Interferon-induced membrane proteins (IFITM) 3 gene variants are known risk factor for severe viral diseases. We examined whether IFITM3 variant may underlie the heterogeneous clinical outcomes of SARS-CoV-2 infection-induced COVID-19 in large Arab population. We genotyped 880 Saudi patients; 93.8% were PCR-confirmed SARS-CoV-2 infection, encompassing most COVID-19 phenotypes. Mortality at 90 days was 9.1%. IFITM3-SNP, rs12252-G allele was associated with hospital admission (OR = 1.65 [95% CI; 1.01-2.70], P = 0.04]) and mortality (OR = 2.2 [95% CI; 1.16-4.20], P = 0.01). Patients less than 60 years old had a lower survival probability if they harbor this allele (log-rank test P = 0.002). Plasma levels of IFNγ were significantly lower in a subset of patients with AG/GG genotypes than patients with AA genotype (P = 0.00016). Early identification of these individuals at higher risk of death may inform precision public health response.


Subject(s)
COVID-19/genetics , Genetic Predisposition to Disease , Membrane Proteins/genetics , RNA-Binding Proteins/genetics , SARS-CoV-2/genetics , Adult , Aged , Aged, 80 and over , COVID-19/mortality , COVID-19/virology , Female , Genetic Association Studies , Genotype , Humans , Interferons/genetics , Male , Middle Aged , Polymorphism, Single Nucleotide/genetics , SARS-CoV-2/pathogenicity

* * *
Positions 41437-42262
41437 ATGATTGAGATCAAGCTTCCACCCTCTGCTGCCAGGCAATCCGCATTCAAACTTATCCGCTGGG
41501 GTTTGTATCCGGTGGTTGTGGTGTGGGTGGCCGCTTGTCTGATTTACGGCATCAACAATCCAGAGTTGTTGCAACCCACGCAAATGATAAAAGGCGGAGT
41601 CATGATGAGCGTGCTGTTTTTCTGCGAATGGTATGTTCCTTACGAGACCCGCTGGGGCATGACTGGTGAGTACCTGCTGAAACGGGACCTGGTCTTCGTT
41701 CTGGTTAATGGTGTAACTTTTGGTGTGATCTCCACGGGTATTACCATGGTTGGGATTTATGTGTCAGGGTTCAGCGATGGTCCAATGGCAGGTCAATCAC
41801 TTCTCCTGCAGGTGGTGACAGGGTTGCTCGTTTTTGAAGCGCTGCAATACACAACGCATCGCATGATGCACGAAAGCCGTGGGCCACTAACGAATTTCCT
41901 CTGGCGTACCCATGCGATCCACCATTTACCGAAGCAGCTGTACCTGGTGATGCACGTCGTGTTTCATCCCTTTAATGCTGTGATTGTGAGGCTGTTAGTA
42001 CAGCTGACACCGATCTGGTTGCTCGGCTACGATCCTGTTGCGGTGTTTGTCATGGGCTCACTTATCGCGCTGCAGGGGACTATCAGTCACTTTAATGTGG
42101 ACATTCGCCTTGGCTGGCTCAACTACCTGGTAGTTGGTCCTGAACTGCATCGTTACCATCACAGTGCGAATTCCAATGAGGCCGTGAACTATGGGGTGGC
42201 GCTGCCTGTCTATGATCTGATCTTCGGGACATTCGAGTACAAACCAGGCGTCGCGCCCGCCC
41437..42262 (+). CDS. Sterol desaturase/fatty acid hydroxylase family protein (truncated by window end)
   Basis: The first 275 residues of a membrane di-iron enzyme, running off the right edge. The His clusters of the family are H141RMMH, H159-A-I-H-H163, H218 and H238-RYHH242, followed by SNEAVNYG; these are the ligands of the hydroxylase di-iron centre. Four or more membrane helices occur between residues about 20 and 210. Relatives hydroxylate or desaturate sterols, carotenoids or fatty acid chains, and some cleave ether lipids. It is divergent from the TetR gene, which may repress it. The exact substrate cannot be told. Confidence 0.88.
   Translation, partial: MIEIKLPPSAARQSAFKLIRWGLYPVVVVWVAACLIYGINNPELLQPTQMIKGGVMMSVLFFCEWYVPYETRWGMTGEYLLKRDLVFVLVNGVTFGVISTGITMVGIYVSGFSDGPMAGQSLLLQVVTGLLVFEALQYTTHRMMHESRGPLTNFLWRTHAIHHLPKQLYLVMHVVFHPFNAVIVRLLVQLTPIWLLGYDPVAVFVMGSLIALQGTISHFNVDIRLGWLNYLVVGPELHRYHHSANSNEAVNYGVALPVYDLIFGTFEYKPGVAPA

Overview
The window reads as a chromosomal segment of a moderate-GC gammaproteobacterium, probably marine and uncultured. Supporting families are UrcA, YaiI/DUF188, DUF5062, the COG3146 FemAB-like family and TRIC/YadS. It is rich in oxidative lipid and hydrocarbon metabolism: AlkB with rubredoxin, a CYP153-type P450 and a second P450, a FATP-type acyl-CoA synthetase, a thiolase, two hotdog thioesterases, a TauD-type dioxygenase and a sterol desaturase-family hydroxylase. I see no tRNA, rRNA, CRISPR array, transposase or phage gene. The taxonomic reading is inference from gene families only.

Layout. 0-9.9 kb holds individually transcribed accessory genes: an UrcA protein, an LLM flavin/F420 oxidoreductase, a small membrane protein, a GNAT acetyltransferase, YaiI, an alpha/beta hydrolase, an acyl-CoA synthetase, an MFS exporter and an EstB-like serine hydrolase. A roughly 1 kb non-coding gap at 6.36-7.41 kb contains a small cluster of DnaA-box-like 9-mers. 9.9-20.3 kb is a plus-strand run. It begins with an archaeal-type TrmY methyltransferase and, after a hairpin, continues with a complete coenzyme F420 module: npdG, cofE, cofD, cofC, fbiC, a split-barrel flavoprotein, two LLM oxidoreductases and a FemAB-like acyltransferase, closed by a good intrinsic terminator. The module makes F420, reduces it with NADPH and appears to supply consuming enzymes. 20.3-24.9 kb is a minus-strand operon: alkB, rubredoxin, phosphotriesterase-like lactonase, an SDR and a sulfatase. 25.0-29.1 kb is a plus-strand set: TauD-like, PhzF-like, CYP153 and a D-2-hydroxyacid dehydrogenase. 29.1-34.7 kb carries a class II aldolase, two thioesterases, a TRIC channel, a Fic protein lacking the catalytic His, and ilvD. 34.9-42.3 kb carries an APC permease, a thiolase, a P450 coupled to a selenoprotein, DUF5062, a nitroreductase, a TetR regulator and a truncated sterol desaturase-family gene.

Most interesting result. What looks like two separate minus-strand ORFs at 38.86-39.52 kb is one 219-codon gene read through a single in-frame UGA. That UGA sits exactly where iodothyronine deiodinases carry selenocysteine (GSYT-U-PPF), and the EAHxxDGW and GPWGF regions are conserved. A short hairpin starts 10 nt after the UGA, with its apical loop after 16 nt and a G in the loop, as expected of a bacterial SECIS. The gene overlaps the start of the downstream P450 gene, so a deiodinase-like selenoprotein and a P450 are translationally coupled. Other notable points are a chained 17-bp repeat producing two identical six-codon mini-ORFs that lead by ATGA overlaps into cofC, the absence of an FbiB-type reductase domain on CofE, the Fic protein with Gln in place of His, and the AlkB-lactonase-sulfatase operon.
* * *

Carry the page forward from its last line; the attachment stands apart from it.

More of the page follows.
5.
Immun Ageing ; 18(1): 1, 2021 Jan 04.
Article in English | MEDLINE | ID: covidwho-1004341

ABSTRACT

The disease (COVID-19) novel coronavirus pandemic has so far infected millions resulting in the death of over a million people as of Oct 2020. More than 90% of those infected with COVID-19 show mild or no symptoms but the rest of the infected cases show severe symptoms resulting in significant mortality. Age has emerged as a major factor to predict the severity of the disease and mortality rates are significantly higher in elderly patients. Besides, patients with underlying conditions like Type 2 diabetes, cardiovascular diseases, hypertension, and cancer have an increased risk of severe disease and death due to COVID-19 infection. Obesity has emerged as a novel risk factor for hospitalization and death due to COVID-19. Several independent studies have observed that people with obesity are at a greater risk of severe disease and death due to COVID-19. Here we review the published data related to obesity and overweight to assess the possible risk and outcome in Covid-19 patients based on their body weight. Besides, we explore how the obese host provides a unique microenvironment for disease pathogenesis, resulting in increased severity of the disease and poor outcome.

6.
Trials ; 21(1): 904, 2020 Oct 31.
Article in English | MEDLINE | ID: covidwho-901915

ABSTRACT